If efforts to avoid pollen are not enough to relieve your pollen allergy symptoms, you may need medication.
Here are some of the different types of medications your doctor may recommend or prescribe for pollen allergies:
Nasal corticosteroids. These are inflammatory medications sprayed directly into the nose to relieve nasal congestion and other allergy symptoms such as sneezing, runny nose, and itching. They include: Beconase, Flonase, Nasacort, Nasonex, Omnaris, Rhinocort, Veramyst, and Nasalide.
Antihistamines. These drugs counteract the action of histamine, a substance released in the body during an allergic reaction. They are available over the counter or by prescription. Some are taken by mouth; some are sold as nasal sprays.
Antihistamines available over the counter include: Benadryl (diphenhydramine), Chlor-Trimeton (chlorpheniramine), Claritin (loratadine),and Zyrtec (cetirizine). Allegra (fexofenadine) is also due to be sold over the counter in 2011.
Prescription antihistamines include Allegra (fexofenadine)and Clarinex (desloratadine).
Astelin (azelastine) and Patanase (olopatadine) are antihistamine nasal sprays that are approved to treat allergy symptoms.
Decongestants. Like antihistamines, these drugs are available by prescription and over the counter, and come in oral and nasal spray forms. Sudafed is an example of a decongestant. Sometimes they are used along with antihistamines. Some products contain both an antihistamine and decongestant. For example, Allegra-D, Claritin-D, and Zyrtec-D contain an antihistamine and the decongestant pseudoephedrine.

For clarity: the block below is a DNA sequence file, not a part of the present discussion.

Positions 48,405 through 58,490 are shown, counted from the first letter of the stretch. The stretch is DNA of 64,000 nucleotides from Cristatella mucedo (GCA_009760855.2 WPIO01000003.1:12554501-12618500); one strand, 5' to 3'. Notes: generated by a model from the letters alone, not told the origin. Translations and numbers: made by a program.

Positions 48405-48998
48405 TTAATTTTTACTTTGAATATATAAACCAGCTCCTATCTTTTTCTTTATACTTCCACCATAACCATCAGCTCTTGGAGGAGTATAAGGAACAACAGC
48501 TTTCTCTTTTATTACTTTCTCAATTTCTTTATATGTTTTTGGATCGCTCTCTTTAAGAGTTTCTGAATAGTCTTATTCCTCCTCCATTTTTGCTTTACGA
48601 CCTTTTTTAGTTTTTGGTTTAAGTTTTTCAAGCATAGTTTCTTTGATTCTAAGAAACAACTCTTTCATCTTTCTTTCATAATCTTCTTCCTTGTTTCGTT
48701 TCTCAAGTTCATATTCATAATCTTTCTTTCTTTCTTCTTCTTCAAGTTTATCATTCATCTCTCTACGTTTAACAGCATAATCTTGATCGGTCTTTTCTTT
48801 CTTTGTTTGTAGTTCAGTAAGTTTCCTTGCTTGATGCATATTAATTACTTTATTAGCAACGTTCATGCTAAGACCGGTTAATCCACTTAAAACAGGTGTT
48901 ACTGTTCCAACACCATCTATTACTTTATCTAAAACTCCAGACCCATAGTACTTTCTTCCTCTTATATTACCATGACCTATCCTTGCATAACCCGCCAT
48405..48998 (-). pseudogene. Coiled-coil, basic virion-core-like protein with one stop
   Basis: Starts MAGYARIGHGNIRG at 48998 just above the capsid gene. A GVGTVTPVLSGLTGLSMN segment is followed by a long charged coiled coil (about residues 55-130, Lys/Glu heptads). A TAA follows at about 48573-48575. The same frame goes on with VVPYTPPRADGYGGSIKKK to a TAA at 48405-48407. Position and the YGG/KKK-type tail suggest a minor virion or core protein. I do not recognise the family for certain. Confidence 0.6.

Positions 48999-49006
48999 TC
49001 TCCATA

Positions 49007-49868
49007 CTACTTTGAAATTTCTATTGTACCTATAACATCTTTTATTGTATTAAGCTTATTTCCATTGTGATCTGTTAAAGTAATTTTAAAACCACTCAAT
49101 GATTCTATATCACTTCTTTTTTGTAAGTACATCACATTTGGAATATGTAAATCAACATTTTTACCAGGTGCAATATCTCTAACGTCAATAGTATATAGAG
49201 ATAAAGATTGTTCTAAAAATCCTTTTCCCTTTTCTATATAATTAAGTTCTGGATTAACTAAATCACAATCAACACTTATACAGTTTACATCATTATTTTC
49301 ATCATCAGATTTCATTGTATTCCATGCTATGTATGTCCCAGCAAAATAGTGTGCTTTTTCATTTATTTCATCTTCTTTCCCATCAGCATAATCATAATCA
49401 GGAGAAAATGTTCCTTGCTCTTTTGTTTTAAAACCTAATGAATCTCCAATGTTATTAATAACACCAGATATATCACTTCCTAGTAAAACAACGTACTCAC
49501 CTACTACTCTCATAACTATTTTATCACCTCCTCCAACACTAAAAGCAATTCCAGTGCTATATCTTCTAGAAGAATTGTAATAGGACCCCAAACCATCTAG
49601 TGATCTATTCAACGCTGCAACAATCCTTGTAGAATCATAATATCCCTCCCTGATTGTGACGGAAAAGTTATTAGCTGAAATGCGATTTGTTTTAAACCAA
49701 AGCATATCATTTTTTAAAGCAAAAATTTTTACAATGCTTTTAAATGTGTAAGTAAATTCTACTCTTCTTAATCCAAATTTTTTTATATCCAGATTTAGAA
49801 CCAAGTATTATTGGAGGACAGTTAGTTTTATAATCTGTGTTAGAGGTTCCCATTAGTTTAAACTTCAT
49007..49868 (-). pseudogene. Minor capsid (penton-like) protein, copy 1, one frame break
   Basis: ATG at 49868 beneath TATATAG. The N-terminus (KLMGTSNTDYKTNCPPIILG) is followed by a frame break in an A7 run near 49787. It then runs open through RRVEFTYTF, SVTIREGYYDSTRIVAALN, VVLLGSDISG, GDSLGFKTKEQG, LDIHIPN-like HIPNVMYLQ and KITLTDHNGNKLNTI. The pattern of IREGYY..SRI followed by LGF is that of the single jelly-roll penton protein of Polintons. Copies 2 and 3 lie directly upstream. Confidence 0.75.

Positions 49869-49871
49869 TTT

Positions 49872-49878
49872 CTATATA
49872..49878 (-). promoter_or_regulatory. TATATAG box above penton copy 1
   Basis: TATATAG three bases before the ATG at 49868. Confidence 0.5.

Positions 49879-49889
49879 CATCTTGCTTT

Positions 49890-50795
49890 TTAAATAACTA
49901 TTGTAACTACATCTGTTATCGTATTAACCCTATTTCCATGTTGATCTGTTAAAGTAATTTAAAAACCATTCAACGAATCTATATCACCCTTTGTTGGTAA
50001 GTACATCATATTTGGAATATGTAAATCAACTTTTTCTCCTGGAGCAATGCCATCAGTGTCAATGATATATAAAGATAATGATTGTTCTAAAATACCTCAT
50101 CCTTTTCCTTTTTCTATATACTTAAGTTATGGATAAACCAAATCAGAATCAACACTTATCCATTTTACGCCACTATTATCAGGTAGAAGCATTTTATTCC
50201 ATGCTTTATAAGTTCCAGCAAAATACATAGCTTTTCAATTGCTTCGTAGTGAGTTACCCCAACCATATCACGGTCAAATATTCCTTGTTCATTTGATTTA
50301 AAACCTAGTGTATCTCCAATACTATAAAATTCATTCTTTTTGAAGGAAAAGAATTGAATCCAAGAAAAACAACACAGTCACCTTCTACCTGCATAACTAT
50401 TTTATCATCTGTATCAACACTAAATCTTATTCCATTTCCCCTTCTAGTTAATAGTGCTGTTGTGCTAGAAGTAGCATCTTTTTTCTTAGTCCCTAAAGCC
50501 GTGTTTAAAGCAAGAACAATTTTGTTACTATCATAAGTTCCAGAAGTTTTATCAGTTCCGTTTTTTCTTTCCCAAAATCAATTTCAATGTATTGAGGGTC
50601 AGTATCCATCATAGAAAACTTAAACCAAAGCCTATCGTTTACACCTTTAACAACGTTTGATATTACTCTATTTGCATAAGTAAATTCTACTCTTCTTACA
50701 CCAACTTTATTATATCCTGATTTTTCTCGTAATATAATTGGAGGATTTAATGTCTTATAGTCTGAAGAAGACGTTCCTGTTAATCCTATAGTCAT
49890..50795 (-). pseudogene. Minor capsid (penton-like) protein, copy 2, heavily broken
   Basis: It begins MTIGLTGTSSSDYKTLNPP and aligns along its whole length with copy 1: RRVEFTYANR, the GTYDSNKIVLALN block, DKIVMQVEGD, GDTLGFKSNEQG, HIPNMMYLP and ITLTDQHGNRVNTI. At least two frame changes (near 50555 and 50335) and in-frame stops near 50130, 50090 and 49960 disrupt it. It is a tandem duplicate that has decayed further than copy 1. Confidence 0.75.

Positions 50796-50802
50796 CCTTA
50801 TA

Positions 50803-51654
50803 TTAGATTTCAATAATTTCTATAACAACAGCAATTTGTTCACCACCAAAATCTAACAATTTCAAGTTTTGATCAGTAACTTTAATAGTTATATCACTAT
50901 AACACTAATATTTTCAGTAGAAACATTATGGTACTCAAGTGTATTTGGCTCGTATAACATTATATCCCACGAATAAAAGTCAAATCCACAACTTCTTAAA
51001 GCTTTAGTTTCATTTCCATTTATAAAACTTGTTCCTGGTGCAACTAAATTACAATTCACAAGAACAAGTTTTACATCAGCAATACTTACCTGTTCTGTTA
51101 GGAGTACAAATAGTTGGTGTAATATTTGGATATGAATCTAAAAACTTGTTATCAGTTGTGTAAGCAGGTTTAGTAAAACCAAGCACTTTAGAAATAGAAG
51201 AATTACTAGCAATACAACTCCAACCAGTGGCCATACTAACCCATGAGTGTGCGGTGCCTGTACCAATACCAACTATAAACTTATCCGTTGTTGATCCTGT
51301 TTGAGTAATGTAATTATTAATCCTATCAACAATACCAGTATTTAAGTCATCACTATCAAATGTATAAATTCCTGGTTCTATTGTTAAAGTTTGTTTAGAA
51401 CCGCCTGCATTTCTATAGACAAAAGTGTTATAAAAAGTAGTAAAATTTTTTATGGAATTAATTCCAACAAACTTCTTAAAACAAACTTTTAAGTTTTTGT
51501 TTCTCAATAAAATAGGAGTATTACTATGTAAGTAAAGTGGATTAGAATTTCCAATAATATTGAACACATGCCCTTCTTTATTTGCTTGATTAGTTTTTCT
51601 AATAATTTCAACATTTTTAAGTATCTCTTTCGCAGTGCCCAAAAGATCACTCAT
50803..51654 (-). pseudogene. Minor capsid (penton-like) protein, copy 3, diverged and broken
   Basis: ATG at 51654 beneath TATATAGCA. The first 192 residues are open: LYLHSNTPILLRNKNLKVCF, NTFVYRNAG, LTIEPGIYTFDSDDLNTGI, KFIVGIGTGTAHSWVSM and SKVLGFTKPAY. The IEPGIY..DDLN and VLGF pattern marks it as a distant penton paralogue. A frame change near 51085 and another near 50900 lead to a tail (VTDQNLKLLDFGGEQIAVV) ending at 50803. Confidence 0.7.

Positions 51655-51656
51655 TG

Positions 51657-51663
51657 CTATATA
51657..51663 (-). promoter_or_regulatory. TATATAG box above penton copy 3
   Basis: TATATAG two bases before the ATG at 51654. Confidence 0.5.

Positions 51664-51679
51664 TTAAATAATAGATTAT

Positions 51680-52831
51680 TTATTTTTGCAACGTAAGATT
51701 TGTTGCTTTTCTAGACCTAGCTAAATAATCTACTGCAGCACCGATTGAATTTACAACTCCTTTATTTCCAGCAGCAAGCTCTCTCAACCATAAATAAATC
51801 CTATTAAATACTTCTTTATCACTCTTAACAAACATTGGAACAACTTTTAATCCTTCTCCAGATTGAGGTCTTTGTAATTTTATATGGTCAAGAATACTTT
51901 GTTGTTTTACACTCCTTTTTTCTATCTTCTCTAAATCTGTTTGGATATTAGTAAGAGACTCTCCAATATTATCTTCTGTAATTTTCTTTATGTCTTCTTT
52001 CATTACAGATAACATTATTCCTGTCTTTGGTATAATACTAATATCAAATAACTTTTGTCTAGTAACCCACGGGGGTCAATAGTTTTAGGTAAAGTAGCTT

Others. Other medication options include a nasal spray called NasalCrom (cromolyn sodium), which helps stabilize cells that contribute to allergic reactions. These are available without a prescription. Another prescription drug is Singulair (montelukast sodium), which works by blocking substances called leukotreines.
Because allergy medications can cause side effects or interact with other drugs you are taking, you should always speak with your doctor before starting an allergy medication, even an over-the-counter one.
This answer should not be considered medical advice...This answer should not be considered medical advice and should not take the place of a doctor’s visit. Please see the bottom of the page for more information or visit our Terms and Conditions.
Archived: March 20, 2014
Thanks for your feedback.
24 of 34 found this helpful
Read the Original Article: Pollen Allergies